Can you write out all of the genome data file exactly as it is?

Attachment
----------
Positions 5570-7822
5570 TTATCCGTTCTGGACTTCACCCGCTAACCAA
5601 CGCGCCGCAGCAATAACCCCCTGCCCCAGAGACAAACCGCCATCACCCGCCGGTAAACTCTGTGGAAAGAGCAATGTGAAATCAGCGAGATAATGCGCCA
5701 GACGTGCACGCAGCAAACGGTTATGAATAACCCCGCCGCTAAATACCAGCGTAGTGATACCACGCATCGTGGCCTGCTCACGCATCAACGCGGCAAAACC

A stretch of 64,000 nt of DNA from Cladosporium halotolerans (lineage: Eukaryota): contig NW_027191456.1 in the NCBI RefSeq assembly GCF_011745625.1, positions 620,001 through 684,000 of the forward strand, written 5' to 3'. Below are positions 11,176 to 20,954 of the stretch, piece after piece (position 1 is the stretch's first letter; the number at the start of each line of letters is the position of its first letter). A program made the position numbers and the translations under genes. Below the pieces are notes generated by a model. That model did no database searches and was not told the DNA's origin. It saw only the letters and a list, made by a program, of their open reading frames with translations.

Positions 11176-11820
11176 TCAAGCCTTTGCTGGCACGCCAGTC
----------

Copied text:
Positions 5570-7822
5570 TTATCCGTTCTGGACTTCACCCGCTAACCAA
5601 CGCGCCGCAGCAATAACCCCCTGCCCCAGAGACAAACCGCCATCACCCGCCGGTAAACTCTGTGGAAAGAGCAATGTGAAATCAGCGAGATAATGCGCCA
5701 GACGTGCACGCAGCAAACGGTTATGAATAACCCCGCCGCTAAATACCAGCGTAGTGATACCACGCATCGTGGCCTGCTCACGCATCAACGCGGCAAAACC

A stretch of 64,000 nt of DNA from Cladosporium halotolerans (lineage: Eukaryota): contig NW_027191456.1 in the NCBI RefSeq assembly GCF_011745625.1, positions 620,001 through 684,000 of the forward strand, written 5' to 3'. Below are positions 11,176 to 20,954 of the stretch, piece after piece (position 1 is the stretch's first letter; the number at the start of each line of letters is the position of its first letter). A program made the position numbers and the translations under genes. Below the pieces are notes generated by a model. That model did no database searches and was not told the DNA's origin. It saw only the letters and a list, made by a program, of their open reading frames with translations.

Positions 11176-11820
11176 TCAAGCCTTTGCTGGCACGCCAGTC